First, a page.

As mentioned in the last post, our trip to Sweden was not about eating out. We ate in a lot, which worked out just fine. And while we don't have pictures from any of the homecooked meals (or really any of the meals we ate over there), I think they're still worth memorializing here.
Some of the best food we had was on our trip to Isala, prepared for us by girlfriend's sister-in-law's mom, a native of southern Sweden now living in Falun, about a two and half hour train ride from Stockholm. After meeting her in Falun, we took a 45 minute bus ride to the cabin pictured below. It's an old goat barn--no electricity, no plumbing, and that covered area in the bottom left of the picture is the kitchen--not yet open for the season. The S-I-L's mom provided the the food during this excursion, dividing the meals into a picnic, a dinner, and a lunch the following day.
Picnic: Once we got to the cabin in Isala we had a hearty snack prior to making a poor attempt at fishing (halfway around the world and we were going for walleye--go figure) and taking a hike. The meal consisted of wraps made with tuttulbak, a thin flat unleavened bread made of wheat and rye flours and potatoes, surrounding elk. Half the wraps were seasoned with horseradish and the other half with mustard. The elk was tjälknöl, meaning that it was cooked from frozen in a slow oven overnight and then marinated before being sliced for the wraps (see this link and use google translate for a good time and some background). Really pleasant sandwiches, and unlike the typical wraps served in the States, the wrapper, tuttulbak, wasn't just neat and convenient, it was tasty and healthful and as much a part of the meal as the filling. And, just because it was Sweden, there was also a huge hunk of very serviceable cheese.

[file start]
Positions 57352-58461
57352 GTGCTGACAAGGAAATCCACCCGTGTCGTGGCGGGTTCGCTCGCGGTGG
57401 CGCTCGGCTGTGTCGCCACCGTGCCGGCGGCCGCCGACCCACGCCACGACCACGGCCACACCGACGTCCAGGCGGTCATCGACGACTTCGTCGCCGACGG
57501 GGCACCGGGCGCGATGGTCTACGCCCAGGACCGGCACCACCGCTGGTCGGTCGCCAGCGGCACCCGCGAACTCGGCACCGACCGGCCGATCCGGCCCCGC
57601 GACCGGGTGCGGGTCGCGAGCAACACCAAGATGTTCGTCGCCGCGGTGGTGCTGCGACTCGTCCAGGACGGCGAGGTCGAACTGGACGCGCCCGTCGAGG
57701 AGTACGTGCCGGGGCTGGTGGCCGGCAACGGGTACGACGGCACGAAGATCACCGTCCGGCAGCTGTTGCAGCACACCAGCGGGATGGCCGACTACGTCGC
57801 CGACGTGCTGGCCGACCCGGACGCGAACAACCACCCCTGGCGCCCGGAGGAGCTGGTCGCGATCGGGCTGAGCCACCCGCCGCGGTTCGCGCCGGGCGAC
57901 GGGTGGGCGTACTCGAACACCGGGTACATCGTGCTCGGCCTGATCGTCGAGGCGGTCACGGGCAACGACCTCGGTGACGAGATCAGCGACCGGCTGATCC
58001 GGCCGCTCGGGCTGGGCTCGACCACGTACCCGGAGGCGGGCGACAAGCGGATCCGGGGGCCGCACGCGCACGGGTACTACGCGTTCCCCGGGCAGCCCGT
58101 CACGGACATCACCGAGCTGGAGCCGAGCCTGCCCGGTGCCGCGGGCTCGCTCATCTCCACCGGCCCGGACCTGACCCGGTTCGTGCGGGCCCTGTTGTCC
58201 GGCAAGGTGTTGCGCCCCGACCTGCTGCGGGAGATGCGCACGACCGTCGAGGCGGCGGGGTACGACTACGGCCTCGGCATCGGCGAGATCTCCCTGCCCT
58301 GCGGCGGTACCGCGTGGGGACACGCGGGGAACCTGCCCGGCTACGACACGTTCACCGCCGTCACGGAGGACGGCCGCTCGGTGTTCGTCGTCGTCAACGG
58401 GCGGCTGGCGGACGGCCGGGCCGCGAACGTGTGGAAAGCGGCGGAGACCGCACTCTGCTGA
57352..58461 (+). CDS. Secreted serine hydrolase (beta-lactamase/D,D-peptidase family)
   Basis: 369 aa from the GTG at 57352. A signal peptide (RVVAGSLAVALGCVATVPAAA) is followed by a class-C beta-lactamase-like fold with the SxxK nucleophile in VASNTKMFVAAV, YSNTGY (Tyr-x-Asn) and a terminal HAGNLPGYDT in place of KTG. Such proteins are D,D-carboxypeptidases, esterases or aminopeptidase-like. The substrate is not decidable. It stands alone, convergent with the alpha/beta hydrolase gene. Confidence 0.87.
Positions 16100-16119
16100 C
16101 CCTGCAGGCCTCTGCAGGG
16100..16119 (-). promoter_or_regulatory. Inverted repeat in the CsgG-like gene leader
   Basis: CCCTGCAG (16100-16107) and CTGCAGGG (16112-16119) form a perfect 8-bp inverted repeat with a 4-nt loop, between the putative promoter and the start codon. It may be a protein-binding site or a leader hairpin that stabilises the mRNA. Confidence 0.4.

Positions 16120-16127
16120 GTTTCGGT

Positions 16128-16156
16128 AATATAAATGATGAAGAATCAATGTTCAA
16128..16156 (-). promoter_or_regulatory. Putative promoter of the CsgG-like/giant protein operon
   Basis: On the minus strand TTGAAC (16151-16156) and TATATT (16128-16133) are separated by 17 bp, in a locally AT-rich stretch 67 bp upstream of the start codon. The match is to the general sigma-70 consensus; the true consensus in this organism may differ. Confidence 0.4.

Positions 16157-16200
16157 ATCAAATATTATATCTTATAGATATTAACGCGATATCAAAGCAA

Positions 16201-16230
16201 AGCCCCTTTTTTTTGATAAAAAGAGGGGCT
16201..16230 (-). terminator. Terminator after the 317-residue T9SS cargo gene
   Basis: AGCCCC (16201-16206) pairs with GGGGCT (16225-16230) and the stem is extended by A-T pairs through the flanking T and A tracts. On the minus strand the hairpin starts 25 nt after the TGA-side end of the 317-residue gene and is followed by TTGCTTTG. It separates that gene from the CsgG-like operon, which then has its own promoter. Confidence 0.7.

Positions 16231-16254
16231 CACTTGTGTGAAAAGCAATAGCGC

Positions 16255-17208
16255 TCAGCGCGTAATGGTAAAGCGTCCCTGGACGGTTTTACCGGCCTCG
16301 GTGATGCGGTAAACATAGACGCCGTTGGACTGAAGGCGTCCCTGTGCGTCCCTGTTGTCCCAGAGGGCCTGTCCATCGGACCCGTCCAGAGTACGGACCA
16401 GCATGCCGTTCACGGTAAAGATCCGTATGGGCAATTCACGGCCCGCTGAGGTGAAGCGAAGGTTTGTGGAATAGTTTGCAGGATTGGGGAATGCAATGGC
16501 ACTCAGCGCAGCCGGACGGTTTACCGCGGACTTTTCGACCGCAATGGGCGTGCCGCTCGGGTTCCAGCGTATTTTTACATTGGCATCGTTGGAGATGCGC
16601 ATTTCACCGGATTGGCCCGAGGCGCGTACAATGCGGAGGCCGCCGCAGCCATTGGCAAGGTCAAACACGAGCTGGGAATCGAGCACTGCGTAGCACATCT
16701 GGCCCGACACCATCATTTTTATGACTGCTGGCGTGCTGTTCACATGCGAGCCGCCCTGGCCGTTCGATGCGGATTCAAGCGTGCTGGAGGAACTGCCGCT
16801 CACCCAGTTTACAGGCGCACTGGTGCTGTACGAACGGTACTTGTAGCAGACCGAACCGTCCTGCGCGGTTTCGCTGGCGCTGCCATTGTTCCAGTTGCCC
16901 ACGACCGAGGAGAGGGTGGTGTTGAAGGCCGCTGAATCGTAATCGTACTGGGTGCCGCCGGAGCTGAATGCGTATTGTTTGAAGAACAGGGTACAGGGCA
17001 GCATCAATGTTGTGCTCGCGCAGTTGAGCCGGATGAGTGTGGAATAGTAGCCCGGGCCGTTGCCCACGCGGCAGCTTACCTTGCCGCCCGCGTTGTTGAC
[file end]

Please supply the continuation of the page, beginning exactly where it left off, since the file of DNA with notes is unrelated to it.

The reindeer pot was made with thin slices of reindeer (sliced while frozen)--think reindeer shawarma--cooked with onion, funnel chanterelles (brownish chanterelles that are picked in the fall and then dried), cream, bouillon, and juniper berries. Served with a mashed mix of carrots, potatoes, and rutabaga and a side of rowanberry jelly. Like the picnic, dinner was all about a sense of place. Each dish could be recreated anywhere (or at least anywhere where there's access to reindeer and elk), but the context made the meal an experience.
Lunch: Our host didn't stop with the picnic and dinner. The following day we returned to Falun for a city tour and more traditional cooking. The four course lunch started with hard bread and cheese along with a Danish style live pate, then came cured salmon topped with small shrimp in a sour cream and dill sauce, then the entree: classic pea soup made with whole yellow peas (ärtsoppa) served with pea shoots (not very traditional) and both a sweet mustard (very Swedish) and a Dijon one (favored adaptation), and finally a rhubarb pie right from the oven with some ice cream. All washed down with some local beer and a juniper soda that would please any grape soda loving American.
And that was it--back to Stockholm for the remainder of the trip.
One last traditional food food we had at home in Stockholm was a delicious combination that started with a slice of fried potato onto which was added some sour cream, a generous scoop of gloriously orange bleak roe, some chopped shallots, and a sprig of dill. I'm not sure what that dish was called, but it was like Sweden in one (or two) bites.
Next and final Sweden post will cover eating out, which, despite the above, we did a fair amount.